Grandma: They usually fix the first things last and the last things you need first.  But I wouldn’t be surprised if that phone rings any minute with your mama calling. Now brush my hair again, softly.  (Toby starts brushing his grandmother’s hair again)

 

Grandma:  You opened that icebox and now that chicken is stinking up the whole house.  Get rid of it, Toby. Give them nasty cats a nasty treat.

 

Toby: (returns from stepping out the back door) Those cats sure love that rotten chicken. They’re tearing it up.

 

Grandma:  Lock the door! Do it now!  There’re strange people on the streets. They’ll take the nothing we have and the nothing we don’t have.  It is a good thing I’m blind because I’d hate to see the hell that’s come.  Lock the doors. Do it quick. And talk low. Don’t light any candles tonight.  I heard them knocking when I was in my bed.  Did you hear it?

 

Toby: (hurriedly locks the door) No.  I didn’t.

 

Grandma:  If you weren’t here I’d be scared out of my wits.  I hear the streets.   Last night I smelled gas and smoke and somebody was knocking.   You didn’t hear the knocking?

 

Toby: No.  I slept hard for the first time since the hurricane. I dreamed I was in my house in my own bed and that music was on in another room. I smelled bacon and coffee. I didn’t wake up for anything, until the heat woke me.  The sun beat in on me from the window and I heard your cane on the wood floor. You were praying.

 

Grandma:  I know my house.  Every morning I walk and say a Rosary. Sometimes I walk and say two.  Depends on how my knees feel. If it’s raining I sit in my rocker and pray. My knees can’t take wet weather.  When I’m finished I kiss the head of that Mary. Tilda brought her in from my garden before the storm. She didn’t want her broke. When the winds hit, I said an hour straight of Hail Marys and I prayed to St. Joseph for my house to stand up and it did.  He was a builder.  He taught Jesus a trade.  What trade you learning?  You should know by now.  Your daddy still doesn’t know what he’s gonna be when he grows up.  He’s never grown up.  He plays at everything. (Grandma turns her face to her grandson) So you listened? Did you pray too?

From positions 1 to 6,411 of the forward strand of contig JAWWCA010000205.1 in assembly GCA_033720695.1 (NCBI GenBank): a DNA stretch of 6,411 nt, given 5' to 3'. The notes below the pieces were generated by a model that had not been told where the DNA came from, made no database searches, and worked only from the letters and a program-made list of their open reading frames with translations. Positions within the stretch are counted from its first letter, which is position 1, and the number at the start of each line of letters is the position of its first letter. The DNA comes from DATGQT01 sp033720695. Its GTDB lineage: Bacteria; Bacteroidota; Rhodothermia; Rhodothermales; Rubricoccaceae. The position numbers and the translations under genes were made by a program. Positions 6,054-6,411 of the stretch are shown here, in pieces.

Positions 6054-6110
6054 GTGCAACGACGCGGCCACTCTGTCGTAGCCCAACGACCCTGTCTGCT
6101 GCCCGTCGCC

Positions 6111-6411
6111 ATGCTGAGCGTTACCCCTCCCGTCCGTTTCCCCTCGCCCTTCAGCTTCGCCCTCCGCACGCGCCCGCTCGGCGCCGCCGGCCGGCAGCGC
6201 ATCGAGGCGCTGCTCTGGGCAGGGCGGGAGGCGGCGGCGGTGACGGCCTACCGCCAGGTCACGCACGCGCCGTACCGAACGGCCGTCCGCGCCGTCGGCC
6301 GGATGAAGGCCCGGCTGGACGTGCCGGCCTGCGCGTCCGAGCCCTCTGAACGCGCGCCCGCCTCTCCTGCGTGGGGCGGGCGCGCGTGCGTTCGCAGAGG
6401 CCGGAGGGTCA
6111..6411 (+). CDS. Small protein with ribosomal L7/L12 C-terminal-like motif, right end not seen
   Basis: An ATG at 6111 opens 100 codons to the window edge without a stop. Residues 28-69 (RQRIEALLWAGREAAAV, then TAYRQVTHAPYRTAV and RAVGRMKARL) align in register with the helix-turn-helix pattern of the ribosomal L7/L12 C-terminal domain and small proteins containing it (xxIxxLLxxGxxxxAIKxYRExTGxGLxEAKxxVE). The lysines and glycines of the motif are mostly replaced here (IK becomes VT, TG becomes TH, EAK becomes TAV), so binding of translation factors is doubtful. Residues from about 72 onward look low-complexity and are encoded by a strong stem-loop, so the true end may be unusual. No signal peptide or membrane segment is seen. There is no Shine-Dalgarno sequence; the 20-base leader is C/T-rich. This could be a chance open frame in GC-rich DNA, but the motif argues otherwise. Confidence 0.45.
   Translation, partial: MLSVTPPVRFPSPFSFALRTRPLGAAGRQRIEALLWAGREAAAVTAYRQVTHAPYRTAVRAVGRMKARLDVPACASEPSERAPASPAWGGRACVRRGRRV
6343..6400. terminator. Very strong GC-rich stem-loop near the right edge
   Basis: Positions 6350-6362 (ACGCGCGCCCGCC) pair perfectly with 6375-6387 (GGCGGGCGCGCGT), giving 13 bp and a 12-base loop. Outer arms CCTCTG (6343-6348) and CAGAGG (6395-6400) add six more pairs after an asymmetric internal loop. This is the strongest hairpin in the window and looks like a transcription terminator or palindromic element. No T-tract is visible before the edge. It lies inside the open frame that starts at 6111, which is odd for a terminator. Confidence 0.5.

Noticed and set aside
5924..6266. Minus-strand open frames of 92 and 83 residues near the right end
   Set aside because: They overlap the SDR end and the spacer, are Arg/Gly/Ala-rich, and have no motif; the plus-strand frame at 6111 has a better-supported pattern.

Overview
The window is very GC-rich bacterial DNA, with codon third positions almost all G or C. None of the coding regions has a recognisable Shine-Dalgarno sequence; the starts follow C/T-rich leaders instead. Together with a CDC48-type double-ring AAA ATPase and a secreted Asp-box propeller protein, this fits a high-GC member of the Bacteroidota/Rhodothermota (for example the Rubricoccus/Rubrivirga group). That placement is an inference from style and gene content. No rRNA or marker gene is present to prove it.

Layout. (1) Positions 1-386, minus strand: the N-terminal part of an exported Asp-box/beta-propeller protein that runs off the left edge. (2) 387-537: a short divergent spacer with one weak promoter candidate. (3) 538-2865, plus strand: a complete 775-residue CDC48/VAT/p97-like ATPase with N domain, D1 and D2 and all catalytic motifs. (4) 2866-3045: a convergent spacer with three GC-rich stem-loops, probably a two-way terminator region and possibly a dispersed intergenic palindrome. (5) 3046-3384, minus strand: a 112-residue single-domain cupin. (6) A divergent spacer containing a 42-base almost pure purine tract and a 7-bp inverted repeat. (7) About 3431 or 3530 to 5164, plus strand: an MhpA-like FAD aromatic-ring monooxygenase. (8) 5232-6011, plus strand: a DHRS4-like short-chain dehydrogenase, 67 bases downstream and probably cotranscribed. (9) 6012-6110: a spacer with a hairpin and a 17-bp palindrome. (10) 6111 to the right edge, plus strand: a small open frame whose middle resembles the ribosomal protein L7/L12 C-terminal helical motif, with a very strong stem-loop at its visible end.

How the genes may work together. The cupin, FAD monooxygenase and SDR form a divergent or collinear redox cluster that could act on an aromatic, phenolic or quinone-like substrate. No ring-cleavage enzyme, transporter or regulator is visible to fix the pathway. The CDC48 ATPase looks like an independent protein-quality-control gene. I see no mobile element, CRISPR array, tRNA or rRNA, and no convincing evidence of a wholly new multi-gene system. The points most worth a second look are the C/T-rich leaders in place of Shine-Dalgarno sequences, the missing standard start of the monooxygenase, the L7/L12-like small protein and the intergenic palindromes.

Toby: I prayed the phone would ring this morning.  I prayed that bus would wait for me. I got in line for water and dad was holding my place in the bus line. I got hit and someone took all the bottles.  I ran but it was too late. I prayed I could get to your house without being killed or worse. I’m still praying but I don’t know the right words, I guess.

 

Grandma:  Just talk. Or don’t talk or think.  Listen. See? (Grandma brushes her own hair) Long strokes.   Fifty strokes, and then start all over again.

(Grandma and Toby bow heads and the scene ends)

 

***

Toby leaves Grandma to get help and search for food and water.  He is forced by circumstances to join a group of looters and steals a loaf of bread.  A voice calls out “Stop!” and Toby is shot.  He dies in the street.

 

 

 

Two days have passed since Toby left. Unaware that Toby is dead, Grandma waits in her home, praying the Rosary. She is waiting for Toby to return. Some services are restored.

 

Grandma: (Opens her bottle of pills, feels them with her fingers. Takes one and sips water.) Eight left.  Toby’s been gone two days. What else could he do?  What else could we do? I couldn’t do nothing for him, or myself. He’s a good boy. Toby’s a good boy.   Dear Lord, keep him safe in the streets.  I stayed up all night again to wait for him. (She gets angry) I’m talking to you, Lord! He’s my good boy!